A spokeswoman for Cooley LLP said the firm has focused its efforts on getting people together directly. Smaller, more intimate numbers, are a more impactful way of building trust and opportunity.
And the firm employs a “give first” approach, helping companies grow through firm connections even before they’re clients. A much better method that only helping a business after it’s signed on with the firm, she said.
Remley said that a personal approach to networking also effectively builds a lawyer’s business. Networking can happen anywhere, potential clients could be at a Little League game, the Pilates studio, church or synagogue.
“That doesn’t mean try to sell [to the people you meet],” she said. “It means build a relationship with them.”
Networking can sometimes be awkward for lawyers, who, after all, are interested in the law, not sales, Remley said. She recommends attorneys start networking as early as possible in their careers.
“Let’s face it, the best lawyer in the whole world with no work is still an unemployed lawyer,” she said.
Trying to Make Everyone a Rainmaker
Spang said she tries not to take business-development issues to associates too early in their careers. She wants them to focus on becoming good lawyers.
“If you don’t do good work, it’s doesn’t make any darn difference if you’re good at business development,” she said.
Teaching lawyers how to be salespeople is somewhat important. That said, Fretzin cautioned against firms attempting to train every single attorney to be a rainmaker. In part, because many will not have great success at sales, thereby squandering the money spent training them.
“If you try to make everyone in your firm a rainmaker, it’s a huge waste of money,” he said. “These are lawyers, not a sales team. You’ve got to find people that are motivated and who have the aptitude for it.”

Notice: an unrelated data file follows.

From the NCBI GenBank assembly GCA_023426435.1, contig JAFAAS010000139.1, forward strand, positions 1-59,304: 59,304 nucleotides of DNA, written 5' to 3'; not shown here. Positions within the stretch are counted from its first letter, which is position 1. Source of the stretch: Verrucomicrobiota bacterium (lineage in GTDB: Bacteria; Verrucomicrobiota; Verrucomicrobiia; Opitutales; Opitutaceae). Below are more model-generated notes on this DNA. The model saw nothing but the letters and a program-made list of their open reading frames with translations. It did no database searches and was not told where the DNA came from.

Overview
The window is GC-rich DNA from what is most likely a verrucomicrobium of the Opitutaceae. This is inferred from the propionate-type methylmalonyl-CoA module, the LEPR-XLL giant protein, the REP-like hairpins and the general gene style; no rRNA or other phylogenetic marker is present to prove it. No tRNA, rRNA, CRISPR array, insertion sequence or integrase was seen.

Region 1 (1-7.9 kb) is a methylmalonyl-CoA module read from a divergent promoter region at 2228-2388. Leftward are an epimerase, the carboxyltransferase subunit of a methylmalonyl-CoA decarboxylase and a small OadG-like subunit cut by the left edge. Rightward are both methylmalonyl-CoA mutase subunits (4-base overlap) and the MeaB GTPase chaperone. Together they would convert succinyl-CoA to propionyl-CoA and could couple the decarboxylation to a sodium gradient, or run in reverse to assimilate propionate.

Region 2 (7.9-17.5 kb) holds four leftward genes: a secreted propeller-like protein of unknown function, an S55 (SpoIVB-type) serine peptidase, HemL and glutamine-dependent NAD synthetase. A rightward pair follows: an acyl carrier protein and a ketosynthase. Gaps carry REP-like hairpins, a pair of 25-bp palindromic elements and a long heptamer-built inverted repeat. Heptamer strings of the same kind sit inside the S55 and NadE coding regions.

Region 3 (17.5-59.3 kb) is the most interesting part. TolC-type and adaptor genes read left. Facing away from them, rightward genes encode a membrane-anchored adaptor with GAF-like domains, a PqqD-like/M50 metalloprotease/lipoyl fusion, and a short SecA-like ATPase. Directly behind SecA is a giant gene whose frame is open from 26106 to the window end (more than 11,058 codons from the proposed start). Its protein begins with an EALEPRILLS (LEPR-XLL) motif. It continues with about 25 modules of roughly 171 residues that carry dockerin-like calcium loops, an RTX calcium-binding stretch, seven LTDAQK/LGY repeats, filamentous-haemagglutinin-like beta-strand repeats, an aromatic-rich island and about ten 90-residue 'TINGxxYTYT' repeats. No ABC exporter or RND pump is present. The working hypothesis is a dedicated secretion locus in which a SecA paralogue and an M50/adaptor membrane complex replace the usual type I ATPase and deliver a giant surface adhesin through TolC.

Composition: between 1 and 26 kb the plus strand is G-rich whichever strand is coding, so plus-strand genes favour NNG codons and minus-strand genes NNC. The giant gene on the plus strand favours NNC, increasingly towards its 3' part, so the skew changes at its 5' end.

For example, he said, instead of training associates who aren’t fully familiar with the law yet in business development, firms should focus training and coaching efforts on “low-hanging fruit,” or improving the firm’s 10 best rainmakers.
“The reality is that your value at a firm is either to do incredibly good work or produce new business,” he said. “Let’s not force somebody to be something that they’re not.”
That being said, it’s also important to develop new ones.
Kaczmarek said that it’s also important to develop new rainmakers at the firm. This is a better solution than relying on only a few people to bring in business continually their entire careers.
Historically, firms have been able to follow the model of floating on the business-development success of only a few lawyers. Business wi falter as the rainmaker reaches retirement age or decides to leave for another firm, she said.
Instead, she said, firms should focus on creating institutional ties that bind the client to the law firm.
“Unfortunately, too many law firms do this, relying on one person to be the bond between our law firm and our very important clients,” she said. “But I think that in 2016, we see that can be a real recipe for disaster. What if those two people fall out? What if one of those people falls under the bus, what if one of them leaves the company?”